Different wines age differently. Some wines age gracefully for 10 or 15 years. Other wines show improvement for a year or two and then plateau. Then there’s that very small group where no aging at all is ever going to do any good: might as well drink it now, because it ain’t gettin’ any better.

While all wines do vary in the way they age, one thing that is common among them all is that they each wine has its own life cycle. This fact can be partially surmised just by taking notice of the descriptors used to describe the aging qualities of a wine.

For example, a newly bottled wine is called young. Then later after some aging characteristics become evident, the same wine might be called mature. Then if the wine is not drank and left to set beyond its prime, one might refer to it as fallen-over.

Words like: young, mature and fallen-over, should give you a good sense as to how a wine goes about progressing through life. It improves for a period of time, just like everyone expects. Then it peaks in quality. Then it eventually declines. It’s the “decline” part that fails to make it into the realm of “common knowledge.” With each passing year the wine is actually becoming worse instead of getting better.

A wine doesn’t necessarily fall-over over night, but it will do so slowly over an extend period of time. For a big wine that has taken 5 or 10 years to peak in quality, we may be talking about a decline over several decades. For a wine that has peaked in a matter of a few month, we may talking about a decline over 2 or 3 years. Regardless, it is good to understand that:

There comes a time in any wine’s life
when it is begging to be drank!


Shop Wine BarrelsThis older-the-wine-the better myth has partially been perpetuated by the wine industry itself, although not intentionally. Many wines go up in price as they become older. This gives the perception that it is worth more because it is becoming better. With each passing year you can see the price of many vintages going higher and higher. In reality, this has less to do with the wine becoming better and has more to do with the wine becoming rarer.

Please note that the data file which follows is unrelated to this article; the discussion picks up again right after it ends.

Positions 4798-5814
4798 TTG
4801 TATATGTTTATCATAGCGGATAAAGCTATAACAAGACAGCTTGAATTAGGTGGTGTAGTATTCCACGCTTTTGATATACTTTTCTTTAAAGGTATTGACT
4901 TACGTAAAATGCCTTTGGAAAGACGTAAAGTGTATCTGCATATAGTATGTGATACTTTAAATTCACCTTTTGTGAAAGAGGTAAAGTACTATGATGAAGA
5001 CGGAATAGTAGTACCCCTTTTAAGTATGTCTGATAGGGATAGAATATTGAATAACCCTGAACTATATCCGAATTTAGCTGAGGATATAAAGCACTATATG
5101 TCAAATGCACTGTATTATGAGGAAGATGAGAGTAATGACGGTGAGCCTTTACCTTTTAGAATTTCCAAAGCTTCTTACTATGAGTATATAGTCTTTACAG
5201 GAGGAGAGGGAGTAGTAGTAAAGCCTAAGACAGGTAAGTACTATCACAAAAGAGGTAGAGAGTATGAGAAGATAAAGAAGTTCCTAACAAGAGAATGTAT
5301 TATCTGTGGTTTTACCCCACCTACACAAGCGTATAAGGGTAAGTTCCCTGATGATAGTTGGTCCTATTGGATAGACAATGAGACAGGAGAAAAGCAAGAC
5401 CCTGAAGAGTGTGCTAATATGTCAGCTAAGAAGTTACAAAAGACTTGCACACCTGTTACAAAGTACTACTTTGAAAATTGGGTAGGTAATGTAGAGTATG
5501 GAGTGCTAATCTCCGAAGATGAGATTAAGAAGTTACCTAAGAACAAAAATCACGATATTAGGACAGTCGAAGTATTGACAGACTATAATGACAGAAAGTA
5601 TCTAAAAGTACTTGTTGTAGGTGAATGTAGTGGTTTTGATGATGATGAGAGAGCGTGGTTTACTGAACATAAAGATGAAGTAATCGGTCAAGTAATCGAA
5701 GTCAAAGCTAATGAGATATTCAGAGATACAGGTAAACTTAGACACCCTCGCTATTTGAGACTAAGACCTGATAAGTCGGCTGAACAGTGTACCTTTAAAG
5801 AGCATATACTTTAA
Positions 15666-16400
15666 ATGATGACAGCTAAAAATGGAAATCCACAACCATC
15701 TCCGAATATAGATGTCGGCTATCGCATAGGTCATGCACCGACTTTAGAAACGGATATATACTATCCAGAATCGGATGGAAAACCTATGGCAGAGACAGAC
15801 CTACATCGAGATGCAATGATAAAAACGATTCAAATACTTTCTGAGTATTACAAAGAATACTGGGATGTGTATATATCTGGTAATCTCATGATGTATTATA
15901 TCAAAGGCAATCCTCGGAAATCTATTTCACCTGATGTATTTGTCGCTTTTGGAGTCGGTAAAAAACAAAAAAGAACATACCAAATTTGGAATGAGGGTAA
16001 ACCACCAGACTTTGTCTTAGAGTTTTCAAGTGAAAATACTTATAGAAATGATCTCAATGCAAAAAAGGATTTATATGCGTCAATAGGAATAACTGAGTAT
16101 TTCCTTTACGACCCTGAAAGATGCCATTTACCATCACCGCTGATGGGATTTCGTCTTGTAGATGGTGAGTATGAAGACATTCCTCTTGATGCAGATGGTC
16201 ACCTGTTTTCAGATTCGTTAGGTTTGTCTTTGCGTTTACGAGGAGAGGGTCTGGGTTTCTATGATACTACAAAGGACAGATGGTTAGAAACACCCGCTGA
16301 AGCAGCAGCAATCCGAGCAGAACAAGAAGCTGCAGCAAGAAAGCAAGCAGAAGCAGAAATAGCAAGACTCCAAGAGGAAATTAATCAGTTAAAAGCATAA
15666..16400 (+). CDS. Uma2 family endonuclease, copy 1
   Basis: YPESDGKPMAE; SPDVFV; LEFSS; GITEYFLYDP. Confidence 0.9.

If a certain vintage has been deemed to have aging potential, wine collectors will gravitate towards it and deplete its inventory level on the open market. When this happens it then becomes a simple issue of supply-and-demand. The fewer bottles left, the higher the price that can be commanded for that particular vintage.

The point here is: don’t judge a wine by its age. While wines do get better with age, they can also get worse.
Ed Kraus is a 3rd generation home brewer/winemaker and has been an owner of E. C. Kraus since 1999. He has been helping individuals make better wine and beer for over 25 years.

7 Tips For Using Your Acid Test Kit For Wine

Acid Test KitUsing a wine acid test kit is fairly straight forward. The instructions that come with the kit are easy to follow, and the process is somewhat simple. Where things can get confusing is learning how to interpret the readings. When using the acid test kit you are looking for a color change in the wine sample as you add solution to it. Determining when that color change occurs can take some practice.

With that in mind, here are 7 quick tips for using your acid test kit. These are tips on how to use an acid testing kit so that you can get the most accurate readings:

  1. Play Around With The Acid Test Kit Before You Actually Need It
    The acid test kit will provide you with about 50 tests, so you can afford to play around with it a bit and get use to how it works. If you don’t have a wine you want to test, you can test Welch’s concord grape juice. We already know from experience that you should be getting a reading of .67% with this juice.
  1. Use A White Background When Looking For A Color Change
    Look at the wine or wine sample with a white background behind it and in plenty of light. A sheet of paper or a white wall will work fine. Having a white background will help you to determine more clearly if the wine is experiencing a color change.
  1. Use A Second Sample As A Comparison
    Having a second test tube filled with the same wine sample will allow you to see more accurately if the wine is changing color or not by comparing the two. Only one test tube comes with the acid test kit, but we have additional glass test tubes you can order separately.